Well, this is really cute. With refreshing honesty, Fortune magazine on Sept. 14 issued a list of the "Fortune 5"—the biggest organized crime groups in the world, ranked by their annual revenue estimates. No sources are given, but the Fortune editors presumably relied on international law enforcement intelligence. The results are slightly surprising for those of us who grew up in the era of the Sicilian Mafia and Medellín Cartel. Brave new crime machines have long since eclipsed these entities from the global stage, and far outstripped their earnings from human trafficking, extortion, credit card fraud, prostitution and (above all) drug smuggling. In the number one slot, by a mile, is Yamaguchi Gumi, a wing of Japan's Yakuza, with revenue estimated at $80 billion. A distant second is Russian mafia group Solntsevskaya Bratva, with revenue at $8.5 billion. Three and four are two Italian outfits that have long superceded Sicily's Cosa Nostra: the Camorra, based in Naples, with revenues of $4.9 billion; and the 'Ndrangheta, based in Calabria, with revenues of $4.5 billion. Number five is Mexico's Sinaloa Cartel, with revenues of $3 billion.
On Sept. 18 the US Central Intelligence Agency (CIA) released a number of classified articles from its in-house journal, Studies in Intelligence, including an article about "Dark Alliance," a 1996 series in the San Jose Mercury News that linked the CIA-backed Nicaraguan contra rebels to the sale of crack in South Central Los Angeles in the 1980s. Other US media, notably the New York Times, the Washington Post and the Los Angeles Times, harshly criticized the series' author, investigative reporter Gary Webb, noting, and often exaggerating, flaws in his reporting. Webb lost his job at the Mercury News and was never employed by a major newspaper again; he was found dead on Dec. 10, 2004 in an apparent suicide.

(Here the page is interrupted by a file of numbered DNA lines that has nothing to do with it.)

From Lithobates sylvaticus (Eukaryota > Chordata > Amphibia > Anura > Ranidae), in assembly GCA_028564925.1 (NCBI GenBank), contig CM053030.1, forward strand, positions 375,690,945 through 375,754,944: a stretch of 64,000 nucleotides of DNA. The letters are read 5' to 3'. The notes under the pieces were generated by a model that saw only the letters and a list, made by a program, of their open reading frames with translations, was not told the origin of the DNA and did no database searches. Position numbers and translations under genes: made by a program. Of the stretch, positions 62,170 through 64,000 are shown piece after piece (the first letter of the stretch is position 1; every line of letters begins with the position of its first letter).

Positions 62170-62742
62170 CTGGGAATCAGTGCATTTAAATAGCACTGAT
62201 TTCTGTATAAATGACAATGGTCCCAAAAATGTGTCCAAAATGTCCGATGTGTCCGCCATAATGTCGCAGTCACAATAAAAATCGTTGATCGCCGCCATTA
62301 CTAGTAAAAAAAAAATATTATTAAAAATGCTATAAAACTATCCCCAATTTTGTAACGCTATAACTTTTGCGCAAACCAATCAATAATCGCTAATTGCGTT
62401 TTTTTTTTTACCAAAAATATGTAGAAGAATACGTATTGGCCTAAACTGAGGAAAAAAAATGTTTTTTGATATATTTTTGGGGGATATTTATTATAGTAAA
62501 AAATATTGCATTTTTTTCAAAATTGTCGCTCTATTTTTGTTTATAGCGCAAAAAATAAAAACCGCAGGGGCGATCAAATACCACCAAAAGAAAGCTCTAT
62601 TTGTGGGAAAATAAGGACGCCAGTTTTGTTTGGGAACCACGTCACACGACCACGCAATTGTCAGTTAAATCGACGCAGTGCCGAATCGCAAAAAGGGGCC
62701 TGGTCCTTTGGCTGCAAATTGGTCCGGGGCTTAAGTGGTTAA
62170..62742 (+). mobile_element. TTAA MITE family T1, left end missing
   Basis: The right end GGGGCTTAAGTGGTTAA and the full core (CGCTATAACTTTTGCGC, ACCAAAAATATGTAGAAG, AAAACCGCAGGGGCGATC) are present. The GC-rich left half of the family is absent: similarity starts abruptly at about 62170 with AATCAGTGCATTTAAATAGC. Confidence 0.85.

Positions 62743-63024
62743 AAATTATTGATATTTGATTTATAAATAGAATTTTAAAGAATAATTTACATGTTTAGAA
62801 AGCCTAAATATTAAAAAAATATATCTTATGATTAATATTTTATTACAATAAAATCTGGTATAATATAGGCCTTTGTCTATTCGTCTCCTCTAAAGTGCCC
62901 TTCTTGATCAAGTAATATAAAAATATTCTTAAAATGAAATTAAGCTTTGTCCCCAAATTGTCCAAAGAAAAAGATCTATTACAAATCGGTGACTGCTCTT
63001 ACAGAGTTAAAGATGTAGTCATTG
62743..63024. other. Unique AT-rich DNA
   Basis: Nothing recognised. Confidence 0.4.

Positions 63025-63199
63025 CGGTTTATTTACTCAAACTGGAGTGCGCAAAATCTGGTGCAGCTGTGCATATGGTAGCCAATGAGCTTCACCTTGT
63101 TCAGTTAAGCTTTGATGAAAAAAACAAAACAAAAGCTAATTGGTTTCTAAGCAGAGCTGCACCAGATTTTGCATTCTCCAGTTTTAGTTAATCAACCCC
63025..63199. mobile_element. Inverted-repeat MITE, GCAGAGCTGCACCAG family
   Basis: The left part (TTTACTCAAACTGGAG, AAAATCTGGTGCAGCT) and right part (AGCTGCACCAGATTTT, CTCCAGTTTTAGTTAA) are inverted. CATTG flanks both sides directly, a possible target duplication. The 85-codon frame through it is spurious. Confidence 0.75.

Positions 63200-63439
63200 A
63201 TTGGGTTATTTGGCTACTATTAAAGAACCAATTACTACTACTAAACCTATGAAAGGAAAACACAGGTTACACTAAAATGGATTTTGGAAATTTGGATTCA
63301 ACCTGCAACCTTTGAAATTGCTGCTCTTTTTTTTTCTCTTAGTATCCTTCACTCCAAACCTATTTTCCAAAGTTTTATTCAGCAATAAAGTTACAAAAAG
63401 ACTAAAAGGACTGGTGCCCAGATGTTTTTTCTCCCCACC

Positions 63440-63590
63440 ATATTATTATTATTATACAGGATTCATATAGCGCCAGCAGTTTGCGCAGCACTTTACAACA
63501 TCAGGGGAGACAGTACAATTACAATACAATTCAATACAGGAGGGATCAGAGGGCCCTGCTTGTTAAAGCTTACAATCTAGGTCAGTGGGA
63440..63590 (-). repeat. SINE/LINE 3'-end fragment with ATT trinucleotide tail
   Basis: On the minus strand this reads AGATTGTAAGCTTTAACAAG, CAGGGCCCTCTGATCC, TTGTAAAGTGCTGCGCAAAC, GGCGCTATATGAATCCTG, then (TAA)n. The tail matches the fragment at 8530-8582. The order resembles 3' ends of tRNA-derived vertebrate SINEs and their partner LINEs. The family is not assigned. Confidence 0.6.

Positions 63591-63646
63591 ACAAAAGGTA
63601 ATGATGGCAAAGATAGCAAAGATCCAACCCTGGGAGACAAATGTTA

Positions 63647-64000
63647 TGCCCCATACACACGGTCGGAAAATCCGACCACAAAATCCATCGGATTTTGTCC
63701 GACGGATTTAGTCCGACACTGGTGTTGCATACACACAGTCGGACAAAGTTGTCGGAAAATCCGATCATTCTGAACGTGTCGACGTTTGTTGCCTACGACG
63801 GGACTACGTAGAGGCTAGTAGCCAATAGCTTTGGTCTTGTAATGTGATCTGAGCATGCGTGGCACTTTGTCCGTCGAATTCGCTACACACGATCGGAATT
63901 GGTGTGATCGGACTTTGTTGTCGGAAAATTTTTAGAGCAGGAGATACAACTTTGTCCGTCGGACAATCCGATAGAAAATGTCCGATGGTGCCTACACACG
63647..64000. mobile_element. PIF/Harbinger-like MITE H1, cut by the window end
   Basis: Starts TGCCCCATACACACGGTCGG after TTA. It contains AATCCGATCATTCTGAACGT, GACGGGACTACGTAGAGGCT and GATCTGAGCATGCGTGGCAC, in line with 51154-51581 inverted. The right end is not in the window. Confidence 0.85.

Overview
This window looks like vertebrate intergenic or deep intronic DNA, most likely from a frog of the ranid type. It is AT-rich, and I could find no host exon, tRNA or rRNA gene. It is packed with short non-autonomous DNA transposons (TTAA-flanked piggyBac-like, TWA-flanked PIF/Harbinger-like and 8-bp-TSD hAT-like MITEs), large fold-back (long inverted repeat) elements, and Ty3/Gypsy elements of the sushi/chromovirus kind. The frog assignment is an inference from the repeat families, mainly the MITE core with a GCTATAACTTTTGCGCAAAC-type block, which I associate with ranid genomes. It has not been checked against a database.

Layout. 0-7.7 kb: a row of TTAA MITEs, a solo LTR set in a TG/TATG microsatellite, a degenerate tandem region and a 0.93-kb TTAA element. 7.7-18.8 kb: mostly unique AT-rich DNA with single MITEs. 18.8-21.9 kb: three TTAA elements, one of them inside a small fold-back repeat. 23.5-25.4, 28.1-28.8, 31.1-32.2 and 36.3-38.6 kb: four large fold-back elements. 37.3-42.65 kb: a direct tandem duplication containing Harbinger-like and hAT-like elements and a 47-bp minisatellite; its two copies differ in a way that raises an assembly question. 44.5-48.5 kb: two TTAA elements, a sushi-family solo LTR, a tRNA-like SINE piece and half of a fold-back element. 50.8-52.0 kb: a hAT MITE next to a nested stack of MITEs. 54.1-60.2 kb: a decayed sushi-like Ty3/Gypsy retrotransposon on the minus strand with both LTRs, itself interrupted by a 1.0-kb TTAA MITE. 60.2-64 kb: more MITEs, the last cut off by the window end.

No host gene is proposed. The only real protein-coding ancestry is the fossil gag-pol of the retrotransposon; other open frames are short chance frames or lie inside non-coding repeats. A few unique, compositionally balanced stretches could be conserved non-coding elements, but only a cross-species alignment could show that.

A record-breaking cocaine bust on Peru's Pacific coast points not only to the country's booming production, but also the increasing role of the Mexican cartels in the Andean narco economy. Peru's Interior Ministry announced the haul in a Sept. 1 statement, saying National Police and DEA agents had uncovered an unprecedented 7.6 metric tons of coke hidden in a shipment of coal at a warehouse in the northern fishing port of Huanchaco, Trujillo region. "This is the largest drug seizure ever in Peru," said Interior Minister Daniel Urresti, speaking at a Lima press conference below a banner reading "Historic Blow to Illegal Drug Trafficking" at the hanger where the shipment had been flown for incineration. "It's historic."
Colombian military brass held their first meeting with FARC guerilla leaders at peace talks in Havana Aug. 22. The meeting focused on the specifics of implementing a ceasefire and the eventual demobilization of the guerillas. Earlier in the week the guerilla leaders met, also for the first time, a group of war victims to discuss formation of a truth commission for the conflict. But Colombia's Prosecutor General Alejandro Ordoñez sent a letter to President Juan Manuel Santos criticizing creation of the Historical Commission on the Conflict and its Victims, fearing an outcome favoring the FARC’s version of events. (BBC News, Aug. 22; Colombia Reports, Aug. 21)